The mean velocity field of a 30° inclined wall jet has been investigated using both hot-wire and laser Doppler anemometry (LDA). Provided that the nozzle aspect ratio is greater than 30 and the inclined wall angle (β) is less than 50°, LDA measurements for various β show that the reattachment length is independent of the nozzle aspect ratio and the nozzle exit Reynolds number (in the range 6670–13,340). There is general agreement between the reattachment lengths determined by LDA and those determined using wall surface oil film visualisation technique. The role of coherent structures arising from initial instabilities of a 30° wall jet has been explored by hot-wire spectra measurements. Results indicate that the fundamental vortex roll-up frequency in both the inner and outer shear layer corresponds to a Strouhal number (based on nozzle exit momentum thickness and velocity) of 0.012. The spatial development of instabilities in the jet has been studied by introducing acoustic excitation at a frequency corresponding to the shear layer mode. The formation of the fundamental and its first subharmonic has been identified in the outer shear layer. However, the development of the first subharmonic in the inner shear layer has been severely suppressed. Distributions of mean velocities, turbulence intensities and Reynolds shear stress indicate that controlled acoustic excitation enhances the development of instabilities and promotes jet reattachment to the wall, resulting in a substantially reduced recirculation flow region.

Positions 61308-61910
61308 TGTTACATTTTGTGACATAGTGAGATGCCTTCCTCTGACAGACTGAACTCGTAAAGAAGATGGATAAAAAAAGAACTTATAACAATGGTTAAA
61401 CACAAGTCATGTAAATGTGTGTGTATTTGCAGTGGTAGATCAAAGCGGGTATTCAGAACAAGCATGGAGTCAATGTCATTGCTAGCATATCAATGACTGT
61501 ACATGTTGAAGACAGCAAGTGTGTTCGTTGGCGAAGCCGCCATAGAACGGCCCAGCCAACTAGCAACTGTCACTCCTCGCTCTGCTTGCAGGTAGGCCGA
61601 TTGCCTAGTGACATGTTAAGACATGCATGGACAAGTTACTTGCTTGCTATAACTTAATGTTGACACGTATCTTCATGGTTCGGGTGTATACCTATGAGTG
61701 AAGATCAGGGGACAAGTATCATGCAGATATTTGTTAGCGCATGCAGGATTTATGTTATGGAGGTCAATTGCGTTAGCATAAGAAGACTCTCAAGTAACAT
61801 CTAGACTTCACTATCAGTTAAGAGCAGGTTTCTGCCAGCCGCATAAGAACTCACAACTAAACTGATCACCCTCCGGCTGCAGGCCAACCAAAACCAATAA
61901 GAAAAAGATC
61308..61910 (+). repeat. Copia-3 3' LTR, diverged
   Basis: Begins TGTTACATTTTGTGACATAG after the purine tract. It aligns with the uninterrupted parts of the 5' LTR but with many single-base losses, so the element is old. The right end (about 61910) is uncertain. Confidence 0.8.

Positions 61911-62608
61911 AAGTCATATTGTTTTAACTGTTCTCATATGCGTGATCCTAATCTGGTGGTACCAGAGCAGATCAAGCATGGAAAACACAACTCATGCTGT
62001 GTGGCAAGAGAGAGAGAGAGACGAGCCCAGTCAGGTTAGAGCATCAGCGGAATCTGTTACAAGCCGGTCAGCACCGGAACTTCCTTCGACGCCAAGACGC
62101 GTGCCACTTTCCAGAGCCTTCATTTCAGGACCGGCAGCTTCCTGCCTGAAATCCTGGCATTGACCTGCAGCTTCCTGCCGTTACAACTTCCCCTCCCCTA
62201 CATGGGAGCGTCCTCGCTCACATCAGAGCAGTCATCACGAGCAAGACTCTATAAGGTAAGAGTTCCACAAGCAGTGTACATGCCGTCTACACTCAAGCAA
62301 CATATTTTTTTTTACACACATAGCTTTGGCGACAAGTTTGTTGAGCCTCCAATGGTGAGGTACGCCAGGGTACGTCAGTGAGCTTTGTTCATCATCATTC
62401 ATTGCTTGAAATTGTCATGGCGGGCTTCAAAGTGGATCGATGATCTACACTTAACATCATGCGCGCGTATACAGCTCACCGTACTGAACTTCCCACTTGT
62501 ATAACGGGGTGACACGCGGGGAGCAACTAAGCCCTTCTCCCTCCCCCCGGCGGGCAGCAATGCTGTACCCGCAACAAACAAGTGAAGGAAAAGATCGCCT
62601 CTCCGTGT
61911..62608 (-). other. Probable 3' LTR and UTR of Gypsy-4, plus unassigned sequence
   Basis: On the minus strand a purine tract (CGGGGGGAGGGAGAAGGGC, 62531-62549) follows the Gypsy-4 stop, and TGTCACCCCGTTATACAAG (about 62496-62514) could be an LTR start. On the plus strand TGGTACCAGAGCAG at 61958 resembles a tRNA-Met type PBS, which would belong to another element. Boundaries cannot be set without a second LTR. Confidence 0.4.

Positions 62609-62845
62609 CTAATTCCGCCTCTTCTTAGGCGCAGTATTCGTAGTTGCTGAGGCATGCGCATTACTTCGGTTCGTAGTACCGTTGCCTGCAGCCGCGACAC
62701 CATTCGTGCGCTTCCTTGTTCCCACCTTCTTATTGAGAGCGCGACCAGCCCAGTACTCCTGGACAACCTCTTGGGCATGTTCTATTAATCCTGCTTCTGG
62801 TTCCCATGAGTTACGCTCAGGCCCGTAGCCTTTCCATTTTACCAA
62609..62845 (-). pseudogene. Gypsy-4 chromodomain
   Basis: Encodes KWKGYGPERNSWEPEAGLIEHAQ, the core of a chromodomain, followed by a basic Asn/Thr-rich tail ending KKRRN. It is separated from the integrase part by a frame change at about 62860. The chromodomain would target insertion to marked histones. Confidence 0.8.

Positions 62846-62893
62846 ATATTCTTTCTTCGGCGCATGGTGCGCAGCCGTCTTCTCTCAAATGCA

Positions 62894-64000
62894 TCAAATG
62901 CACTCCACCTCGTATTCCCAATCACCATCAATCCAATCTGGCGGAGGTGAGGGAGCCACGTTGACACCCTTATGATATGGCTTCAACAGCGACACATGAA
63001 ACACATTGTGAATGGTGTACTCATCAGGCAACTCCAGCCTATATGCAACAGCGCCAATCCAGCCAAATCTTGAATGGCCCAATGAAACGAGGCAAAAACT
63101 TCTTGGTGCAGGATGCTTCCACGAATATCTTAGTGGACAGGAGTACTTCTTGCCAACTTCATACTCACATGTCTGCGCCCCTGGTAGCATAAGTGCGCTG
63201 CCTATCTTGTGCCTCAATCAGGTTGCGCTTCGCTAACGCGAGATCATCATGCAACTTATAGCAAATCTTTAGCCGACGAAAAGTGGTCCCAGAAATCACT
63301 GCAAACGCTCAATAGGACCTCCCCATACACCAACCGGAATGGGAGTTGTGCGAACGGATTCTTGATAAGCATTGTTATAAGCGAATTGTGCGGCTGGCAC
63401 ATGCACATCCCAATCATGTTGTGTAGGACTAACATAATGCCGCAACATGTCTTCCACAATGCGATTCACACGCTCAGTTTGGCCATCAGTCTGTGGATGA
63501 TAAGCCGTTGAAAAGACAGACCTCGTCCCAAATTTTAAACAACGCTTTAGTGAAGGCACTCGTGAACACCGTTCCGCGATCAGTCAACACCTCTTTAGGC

Experiments in Fluids – Springer Journals
Published: Jul 5, 2000
It’s your single place to instantly
discover and read the research
that matters to you.
Enjoy affordable access to
over 18 million articles from more than
15,000 peer-reviewed journals.
All for just $49/month
Query the DeepDyve database, plus search all of PubMed and Google Scholar seamlessly
Save any article or search result from DeepDyve, PubMed, and Google Scholar... all in one place.
Get unlimited, online access to over 18 million full-text articles from more than 15,000 scientific journals.
Read from thousands of the leading scholarly journals from SpringerNature, Elsevier, Wiley-Blackwell, Oxford University Press and more.
All the latest content is available, no embargo periods.
“Hi guys, I cannot tell you how much I love this resource. Incredible. I really believe you've hit the nail on the head with this site in regards to solving the research-purchase issue.”Daniel C.
“Whoa! It’s like Spotify but for academic articles.”@Phil_Robichaud
“I must say, @deepdyve is a fabulous solution to the independent researcher's problem of #access to #information.”@deepthiw
“My last article couldn't be possible without the platform @deepdyve that makes journal papers cheaper.”@JoseServera